Another step towards 3D printed electronics was taken recently – Stratasys and Optomec have been working together to develop a method whereby conductive material is deposited in a design. This has been the holy grail of 3D printing for a number of reasons.

3D Printed Electronics

There are basically three factors pushing the development of printed, integrated circuits:

  • Self-replicating 3D Printers (e.g. RepRap)
  • Single print-and-customized consumer products (No factory assembly – design, print and ship)
  • Quicker CAD design workflows

Stratasys and Optomec concentrated on developing a 3D printed UAV (Unmanned Aerial Vehicle) because 3D printed metal wires embedded in the print would reduce the need for insulted wires, ties and glue, reducing weight without impacting design specs. Check it.

How Does it work?

It works like this. Optomec utilizes Aerosol Jet Deposition, a type of 3D printing that sprays on a variety of materials whilst following a pre-determined pattern. Stratasys prints the plastic piece and Optomec’s selectively deposits wiring and sensors. According to Jeff DeGrange of Stratasys, its not just one material, but a potential galaxy.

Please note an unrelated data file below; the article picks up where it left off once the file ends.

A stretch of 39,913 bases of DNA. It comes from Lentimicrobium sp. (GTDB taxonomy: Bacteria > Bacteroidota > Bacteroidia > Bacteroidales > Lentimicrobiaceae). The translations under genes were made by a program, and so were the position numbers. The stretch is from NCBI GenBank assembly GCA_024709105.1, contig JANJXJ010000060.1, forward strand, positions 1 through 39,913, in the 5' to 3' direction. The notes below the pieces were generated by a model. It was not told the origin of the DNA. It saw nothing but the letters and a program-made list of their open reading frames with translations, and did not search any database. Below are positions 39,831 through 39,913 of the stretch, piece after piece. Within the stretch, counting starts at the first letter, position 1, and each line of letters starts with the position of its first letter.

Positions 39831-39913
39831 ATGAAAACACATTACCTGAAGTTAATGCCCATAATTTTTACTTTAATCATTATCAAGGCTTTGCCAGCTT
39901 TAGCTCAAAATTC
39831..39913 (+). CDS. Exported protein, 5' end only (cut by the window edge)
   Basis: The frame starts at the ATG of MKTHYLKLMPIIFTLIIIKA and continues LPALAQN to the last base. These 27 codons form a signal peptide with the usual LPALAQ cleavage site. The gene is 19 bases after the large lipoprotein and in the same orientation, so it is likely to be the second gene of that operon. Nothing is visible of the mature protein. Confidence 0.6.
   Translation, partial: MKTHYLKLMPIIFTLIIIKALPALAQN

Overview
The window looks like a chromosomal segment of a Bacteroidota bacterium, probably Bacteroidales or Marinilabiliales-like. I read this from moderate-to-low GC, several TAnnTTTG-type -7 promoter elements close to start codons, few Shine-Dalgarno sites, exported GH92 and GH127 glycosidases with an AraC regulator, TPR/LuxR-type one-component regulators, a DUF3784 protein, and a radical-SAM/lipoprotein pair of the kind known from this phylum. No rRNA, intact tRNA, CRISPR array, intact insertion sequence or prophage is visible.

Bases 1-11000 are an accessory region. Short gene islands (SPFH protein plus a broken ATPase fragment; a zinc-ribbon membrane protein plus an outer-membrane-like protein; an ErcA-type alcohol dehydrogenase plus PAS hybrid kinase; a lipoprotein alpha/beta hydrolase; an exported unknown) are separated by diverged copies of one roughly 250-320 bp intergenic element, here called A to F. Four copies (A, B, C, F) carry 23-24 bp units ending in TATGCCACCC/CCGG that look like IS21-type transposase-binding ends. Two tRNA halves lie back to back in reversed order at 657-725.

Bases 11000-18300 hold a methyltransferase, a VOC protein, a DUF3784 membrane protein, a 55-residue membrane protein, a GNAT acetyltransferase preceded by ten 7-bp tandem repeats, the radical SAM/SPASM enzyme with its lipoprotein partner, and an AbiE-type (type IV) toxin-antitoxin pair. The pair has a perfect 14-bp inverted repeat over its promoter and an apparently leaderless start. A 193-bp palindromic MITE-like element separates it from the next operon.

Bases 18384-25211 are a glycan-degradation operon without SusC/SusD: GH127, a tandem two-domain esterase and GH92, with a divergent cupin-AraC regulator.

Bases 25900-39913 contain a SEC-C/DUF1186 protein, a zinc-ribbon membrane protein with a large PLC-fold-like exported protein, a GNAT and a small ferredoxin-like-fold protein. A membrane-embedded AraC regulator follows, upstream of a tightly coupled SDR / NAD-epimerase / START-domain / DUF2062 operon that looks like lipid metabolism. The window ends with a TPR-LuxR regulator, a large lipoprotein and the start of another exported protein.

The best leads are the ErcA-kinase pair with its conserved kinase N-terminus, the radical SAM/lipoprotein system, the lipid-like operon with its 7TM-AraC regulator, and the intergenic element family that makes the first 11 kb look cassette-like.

“The Aerosol Jet process is capable of handling the entire range of materials classes required for Printed Electronic manufacturing: conductors, resistors, dielectrics/insulators and semiconductors, and also combinations of materials printed layer-wise to create differing functionality.”

Excuse me, can you repeat that? There’s something crazy in front of my eyes.

“The Aerosol Jet process is capable of handling the entire range of materials classes required for Printed Electronic manufacturing: conductors, resistors, dielectrics/insulators and semiconductors, and also combinations of materials printed layer-wise to create differing functionality.

That is AWESOME. Simply put, the separation between components and form disappear. Imagine if you will, a watch with the electronic components that form the wrist band running the clock. Or the case of your phone forming the PCB board for your chipset. The unification of components that make up any design created with this technology is, very much, the future. However, the components may be adjustable in CAD software, yet a single, solid piece in the real world? Not so much. In such a case, repairing products would be difficult, recycling them would be more difficult and modding products would even more difficult. Where do you think this will go?

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